Tuesday, December 08, 2009

Walk Georgia celebrates one-year anniversary

More than 3,800 Georgians spent eight weeks this fall “walking” across the state, losing weight, toning up and getting healthier along the way. They all participated in University of Georgia Cooperative Extension’s Walk Georgia fitness program.

The program debuted in spring 2008. It is designed to increase physical activity and get Georgians moving.

Participants can form teams and challenge each other to get fit, or sign up as individuals. They track their progress online and virtually chart a course across the state from the Georgia mountains to the Marshes of Glynn.

“I loved inputting my activity, especially when I would get enough miles so that I could pick new counties,” said Lisa Plank, a participant from Winterville. “I really liked going from county to county, not only for the fun facts, but also because I could see, albeit in a smaller scale, just how much I did exercise.”

Plank lost weight and gained muscle and discovered what she eats is as important to her fitness and wellness as how much she exercises.

“I became more confident in my body and in my ability and stamina,” said Plank, who recently completed her first 5K race and placed third in her age category. “It’s been a long time since I've been proud of myself for a physical accomplishment.”

In addition to walking, activities like aerobics, biking, jogging and weightlifting can be logged. Time spent exercising is converted into miles, which participants use to move across an online map. Overall, participants this fall logged 353,810 miles in the program.

The most popular exercises logged this session were walking, stretching, weight lifting, cycling, aerobics, using an exercise machine, step aerobics and elliptical training.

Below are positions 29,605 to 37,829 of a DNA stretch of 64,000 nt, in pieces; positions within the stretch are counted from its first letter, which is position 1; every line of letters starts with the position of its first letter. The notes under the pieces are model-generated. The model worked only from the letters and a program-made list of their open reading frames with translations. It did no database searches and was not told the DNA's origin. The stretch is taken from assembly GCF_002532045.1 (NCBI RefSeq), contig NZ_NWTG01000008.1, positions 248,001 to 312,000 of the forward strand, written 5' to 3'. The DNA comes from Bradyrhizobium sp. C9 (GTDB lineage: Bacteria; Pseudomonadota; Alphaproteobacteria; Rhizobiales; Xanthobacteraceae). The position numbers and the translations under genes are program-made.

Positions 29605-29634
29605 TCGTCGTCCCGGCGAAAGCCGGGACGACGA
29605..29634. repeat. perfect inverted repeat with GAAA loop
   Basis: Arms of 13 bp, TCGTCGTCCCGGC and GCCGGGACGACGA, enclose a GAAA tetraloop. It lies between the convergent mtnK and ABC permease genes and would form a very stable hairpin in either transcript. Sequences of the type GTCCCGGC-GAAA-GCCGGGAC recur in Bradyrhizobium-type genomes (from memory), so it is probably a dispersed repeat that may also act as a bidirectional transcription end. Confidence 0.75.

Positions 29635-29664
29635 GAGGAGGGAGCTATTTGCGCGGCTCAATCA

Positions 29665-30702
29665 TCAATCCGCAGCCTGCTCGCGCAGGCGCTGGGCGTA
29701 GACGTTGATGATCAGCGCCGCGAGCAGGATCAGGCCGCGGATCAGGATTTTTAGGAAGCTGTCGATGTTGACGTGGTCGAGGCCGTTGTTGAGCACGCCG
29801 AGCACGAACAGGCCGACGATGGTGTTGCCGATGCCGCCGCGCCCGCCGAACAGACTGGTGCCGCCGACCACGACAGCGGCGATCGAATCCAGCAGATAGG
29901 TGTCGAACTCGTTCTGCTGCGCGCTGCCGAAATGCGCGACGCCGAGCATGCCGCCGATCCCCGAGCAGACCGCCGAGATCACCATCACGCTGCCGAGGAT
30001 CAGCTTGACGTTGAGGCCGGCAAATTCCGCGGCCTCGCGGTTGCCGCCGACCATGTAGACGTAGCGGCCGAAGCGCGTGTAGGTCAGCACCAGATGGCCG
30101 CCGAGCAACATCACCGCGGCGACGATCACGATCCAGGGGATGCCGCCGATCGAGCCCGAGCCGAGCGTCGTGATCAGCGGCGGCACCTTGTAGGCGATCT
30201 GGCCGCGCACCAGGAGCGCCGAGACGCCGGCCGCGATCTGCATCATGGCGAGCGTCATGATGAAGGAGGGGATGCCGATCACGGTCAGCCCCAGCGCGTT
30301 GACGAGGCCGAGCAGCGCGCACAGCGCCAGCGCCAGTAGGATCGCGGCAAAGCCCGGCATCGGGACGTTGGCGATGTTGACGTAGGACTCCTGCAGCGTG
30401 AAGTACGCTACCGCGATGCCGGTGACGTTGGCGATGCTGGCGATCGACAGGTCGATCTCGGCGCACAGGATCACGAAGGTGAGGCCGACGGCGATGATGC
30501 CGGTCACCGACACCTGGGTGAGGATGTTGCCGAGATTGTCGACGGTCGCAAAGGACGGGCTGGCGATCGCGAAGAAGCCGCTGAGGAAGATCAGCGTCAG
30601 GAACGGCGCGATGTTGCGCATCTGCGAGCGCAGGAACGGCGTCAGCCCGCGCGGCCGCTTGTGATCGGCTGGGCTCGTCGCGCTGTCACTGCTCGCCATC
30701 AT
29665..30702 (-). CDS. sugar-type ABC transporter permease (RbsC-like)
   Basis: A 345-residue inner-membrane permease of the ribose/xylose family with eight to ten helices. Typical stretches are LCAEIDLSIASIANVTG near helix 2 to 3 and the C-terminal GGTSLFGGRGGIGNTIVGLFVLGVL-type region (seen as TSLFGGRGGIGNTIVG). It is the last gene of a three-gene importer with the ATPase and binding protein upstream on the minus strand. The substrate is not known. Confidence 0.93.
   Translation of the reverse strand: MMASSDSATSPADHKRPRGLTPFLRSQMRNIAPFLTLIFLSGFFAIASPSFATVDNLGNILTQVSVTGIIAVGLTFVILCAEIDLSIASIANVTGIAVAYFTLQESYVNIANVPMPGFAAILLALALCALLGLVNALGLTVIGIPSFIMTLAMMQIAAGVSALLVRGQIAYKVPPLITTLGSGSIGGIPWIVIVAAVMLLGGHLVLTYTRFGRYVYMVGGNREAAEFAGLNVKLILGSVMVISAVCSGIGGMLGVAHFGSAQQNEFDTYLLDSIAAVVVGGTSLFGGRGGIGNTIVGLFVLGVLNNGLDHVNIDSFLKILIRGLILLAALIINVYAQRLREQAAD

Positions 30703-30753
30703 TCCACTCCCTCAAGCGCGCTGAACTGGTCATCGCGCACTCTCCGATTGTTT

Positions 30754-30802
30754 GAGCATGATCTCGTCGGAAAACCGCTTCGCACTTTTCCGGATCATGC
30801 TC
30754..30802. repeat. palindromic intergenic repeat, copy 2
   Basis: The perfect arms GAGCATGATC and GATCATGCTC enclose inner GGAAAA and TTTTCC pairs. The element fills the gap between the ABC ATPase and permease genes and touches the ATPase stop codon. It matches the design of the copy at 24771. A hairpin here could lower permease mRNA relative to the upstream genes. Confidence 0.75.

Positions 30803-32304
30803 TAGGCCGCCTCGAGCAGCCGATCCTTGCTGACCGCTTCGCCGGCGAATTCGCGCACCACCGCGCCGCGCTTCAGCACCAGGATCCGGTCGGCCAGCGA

Through Walk Georgia, Ben Free of Fayetteville advanced his own exercise regiment and began teaching aerobics. The retired school teacher did all of this from his wheel chair.

“After I joined Walk Georgia I went to the exercise room two to three times a week. I started Tai Chi, began enjoying exercising and saw my goals reached,” he said.

He now teaches a chair aerobics class at the Fayette County Senior Center. Free said he and his students “do everything that a person can do standing, but we do it in a chair.”

Of the adult participants, 91 percent were still recording physical activity the last week of the program. And 98.5 percent said they were either satisfied or very satisfied with the program. Ninety-three percent agreed that the program encouraged them to exercise.

Registration for the next session will begin Feb. 14 and run through March 5. The spring session will begin March 1 and end April 25. For more information, contact your UGA Extension agent at 1-800-ASK-UGA1, or go to the Web site www.walkgeorgia.org.

By Sharon Dowdy
University of Georgia

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